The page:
For the last 40 – 50 years careers paths worked like an escalator.
You started at the bottom and slowly worked your way up to the top of that ladder. You went to college, got a job, and didn’t leave until you made it to the top.
While I was in college, 2006 – 2011, the escalator broke. Those at the top of the escalator could not jump off. The housing crash wiped them out. Many of my friends struggled to find jobs after graduation because of this.
We need to think about work & career growth in a different way.
So you’ve got some interest in your idea. The Developers ready for consistent work, users are begging for more features, and your minds racing with future possibilities.
If you’re like most business owners, product founders, or solo entrepreneur software development probably isn’t your strongest skill set.
Even if you are technologically gifted, software testing might not be your thing.
This isn’t a problem. There’s a specific type of testing that works perfect for product owners that we’ll cover today called acceptance testing. All you need is to understand the product and your customers.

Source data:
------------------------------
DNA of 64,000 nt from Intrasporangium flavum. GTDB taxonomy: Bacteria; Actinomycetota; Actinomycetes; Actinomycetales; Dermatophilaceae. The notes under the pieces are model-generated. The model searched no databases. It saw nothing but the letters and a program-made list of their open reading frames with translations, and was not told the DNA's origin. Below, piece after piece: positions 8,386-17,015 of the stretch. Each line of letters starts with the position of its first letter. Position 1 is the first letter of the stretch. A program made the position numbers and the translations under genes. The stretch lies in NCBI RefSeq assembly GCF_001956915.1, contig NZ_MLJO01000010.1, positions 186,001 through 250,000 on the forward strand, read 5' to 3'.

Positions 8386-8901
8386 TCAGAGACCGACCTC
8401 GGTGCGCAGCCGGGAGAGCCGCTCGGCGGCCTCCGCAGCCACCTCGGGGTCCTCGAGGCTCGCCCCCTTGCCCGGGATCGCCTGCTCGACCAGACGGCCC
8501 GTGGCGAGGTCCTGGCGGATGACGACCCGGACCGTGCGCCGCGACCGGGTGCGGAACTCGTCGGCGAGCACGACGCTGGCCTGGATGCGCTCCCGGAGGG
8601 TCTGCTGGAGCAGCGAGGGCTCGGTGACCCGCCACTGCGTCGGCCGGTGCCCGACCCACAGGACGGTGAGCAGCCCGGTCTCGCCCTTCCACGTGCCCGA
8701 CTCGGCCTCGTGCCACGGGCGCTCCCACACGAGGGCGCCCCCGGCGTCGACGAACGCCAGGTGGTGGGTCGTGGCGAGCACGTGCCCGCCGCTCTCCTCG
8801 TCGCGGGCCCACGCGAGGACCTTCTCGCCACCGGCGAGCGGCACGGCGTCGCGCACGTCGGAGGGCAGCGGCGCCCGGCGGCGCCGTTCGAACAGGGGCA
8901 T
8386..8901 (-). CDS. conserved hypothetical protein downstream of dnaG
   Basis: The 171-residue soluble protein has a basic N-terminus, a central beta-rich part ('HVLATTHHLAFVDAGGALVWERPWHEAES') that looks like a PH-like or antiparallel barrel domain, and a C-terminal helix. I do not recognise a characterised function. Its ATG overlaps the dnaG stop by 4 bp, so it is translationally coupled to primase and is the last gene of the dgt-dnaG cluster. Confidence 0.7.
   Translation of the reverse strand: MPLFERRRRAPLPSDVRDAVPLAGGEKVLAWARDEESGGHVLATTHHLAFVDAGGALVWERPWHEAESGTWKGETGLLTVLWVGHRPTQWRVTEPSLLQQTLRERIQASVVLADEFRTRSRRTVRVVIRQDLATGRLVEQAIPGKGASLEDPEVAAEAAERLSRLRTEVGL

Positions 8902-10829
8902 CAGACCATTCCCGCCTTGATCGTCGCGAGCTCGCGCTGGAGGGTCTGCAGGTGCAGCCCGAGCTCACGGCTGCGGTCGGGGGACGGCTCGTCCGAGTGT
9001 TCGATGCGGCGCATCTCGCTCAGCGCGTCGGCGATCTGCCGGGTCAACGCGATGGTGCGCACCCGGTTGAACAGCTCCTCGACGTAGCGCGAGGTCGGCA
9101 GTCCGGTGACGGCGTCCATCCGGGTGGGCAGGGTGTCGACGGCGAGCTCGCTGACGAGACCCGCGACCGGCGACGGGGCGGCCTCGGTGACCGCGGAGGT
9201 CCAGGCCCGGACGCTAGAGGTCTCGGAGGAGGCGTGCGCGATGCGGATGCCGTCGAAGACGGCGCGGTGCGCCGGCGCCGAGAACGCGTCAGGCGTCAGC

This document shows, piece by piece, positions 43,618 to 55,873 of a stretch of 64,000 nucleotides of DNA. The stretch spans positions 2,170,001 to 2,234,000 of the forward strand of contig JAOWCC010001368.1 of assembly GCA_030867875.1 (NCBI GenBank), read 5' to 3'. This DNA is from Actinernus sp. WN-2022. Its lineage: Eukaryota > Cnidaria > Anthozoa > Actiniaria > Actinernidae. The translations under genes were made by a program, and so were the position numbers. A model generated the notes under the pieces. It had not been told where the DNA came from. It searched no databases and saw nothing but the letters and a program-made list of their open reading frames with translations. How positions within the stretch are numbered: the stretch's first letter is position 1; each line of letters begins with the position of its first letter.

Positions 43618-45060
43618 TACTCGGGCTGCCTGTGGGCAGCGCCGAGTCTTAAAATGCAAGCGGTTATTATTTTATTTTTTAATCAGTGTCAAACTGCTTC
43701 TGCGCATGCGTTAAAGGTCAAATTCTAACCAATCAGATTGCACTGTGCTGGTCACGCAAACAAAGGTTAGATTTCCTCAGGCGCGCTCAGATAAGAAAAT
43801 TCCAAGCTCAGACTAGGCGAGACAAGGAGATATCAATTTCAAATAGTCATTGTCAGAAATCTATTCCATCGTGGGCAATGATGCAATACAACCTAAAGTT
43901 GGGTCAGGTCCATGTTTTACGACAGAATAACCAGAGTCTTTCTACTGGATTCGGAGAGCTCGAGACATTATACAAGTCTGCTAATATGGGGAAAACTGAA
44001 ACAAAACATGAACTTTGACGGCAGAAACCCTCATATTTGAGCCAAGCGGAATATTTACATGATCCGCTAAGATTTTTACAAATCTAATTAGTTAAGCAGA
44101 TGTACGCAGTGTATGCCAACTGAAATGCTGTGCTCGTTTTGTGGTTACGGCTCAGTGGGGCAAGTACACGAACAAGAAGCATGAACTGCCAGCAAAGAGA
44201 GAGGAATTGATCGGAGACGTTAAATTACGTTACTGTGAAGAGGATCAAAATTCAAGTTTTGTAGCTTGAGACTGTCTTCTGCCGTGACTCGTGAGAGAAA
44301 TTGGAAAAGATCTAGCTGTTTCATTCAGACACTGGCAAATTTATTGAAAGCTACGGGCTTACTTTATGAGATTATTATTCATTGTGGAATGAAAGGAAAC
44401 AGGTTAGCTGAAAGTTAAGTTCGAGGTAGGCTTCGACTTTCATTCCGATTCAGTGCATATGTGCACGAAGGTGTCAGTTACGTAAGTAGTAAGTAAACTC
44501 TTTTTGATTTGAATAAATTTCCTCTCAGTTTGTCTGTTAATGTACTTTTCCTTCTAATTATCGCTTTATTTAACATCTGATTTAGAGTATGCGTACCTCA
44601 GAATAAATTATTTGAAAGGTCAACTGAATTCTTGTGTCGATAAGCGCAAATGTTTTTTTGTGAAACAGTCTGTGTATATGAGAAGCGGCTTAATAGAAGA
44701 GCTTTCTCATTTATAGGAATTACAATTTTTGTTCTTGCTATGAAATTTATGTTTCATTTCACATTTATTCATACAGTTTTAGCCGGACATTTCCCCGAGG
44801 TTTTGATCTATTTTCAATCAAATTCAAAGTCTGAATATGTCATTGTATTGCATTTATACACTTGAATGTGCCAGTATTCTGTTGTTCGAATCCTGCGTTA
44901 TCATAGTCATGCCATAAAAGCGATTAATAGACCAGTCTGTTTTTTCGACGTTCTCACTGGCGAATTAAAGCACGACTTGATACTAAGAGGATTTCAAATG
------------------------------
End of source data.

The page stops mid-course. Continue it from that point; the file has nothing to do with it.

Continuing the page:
MVP’s Product Owners & Testing Testing MVP’s Product Owners Testing As A Product Owner
Was in an entrepreneurship program called The Foundation in late 2012 early 2013. The goal was to start a SaaS company in 6 months. I failed.
This post isn’t about that failure though.
I was asked a question about software testing from someone during that time who did go on to start a business.
Today I will share my thoughts from two years ago.
So you’re ready to go. The company is convinced that it needs to work on some type of automated testing.
You’re probably wondering what’s next?
If you’re not sure what to start automating first. This post should help you out.
We all love metrics in the startup world, and tend to have a strange relationship with them. This added with the Engineering minds of CTO’s, VP’s and Dev Managers, and you’ve got the perfect metric trap – Code Coverage.
Let me tell you a quick story about a common situation.
A Developer walks into the office and instantly notices that something isn’t right. His spider senses are going off. The room is electric, there’s a panicked look on a co-works’ face, as they types furiously. The two people in Customer Support look like they’ve been hit by a bus. He pulls out his phone, checking his email expecting the worse. It’s flooded with email. There was a software patch last night but the manual test team didn’t find any critical issues. “What is going on?”, they think.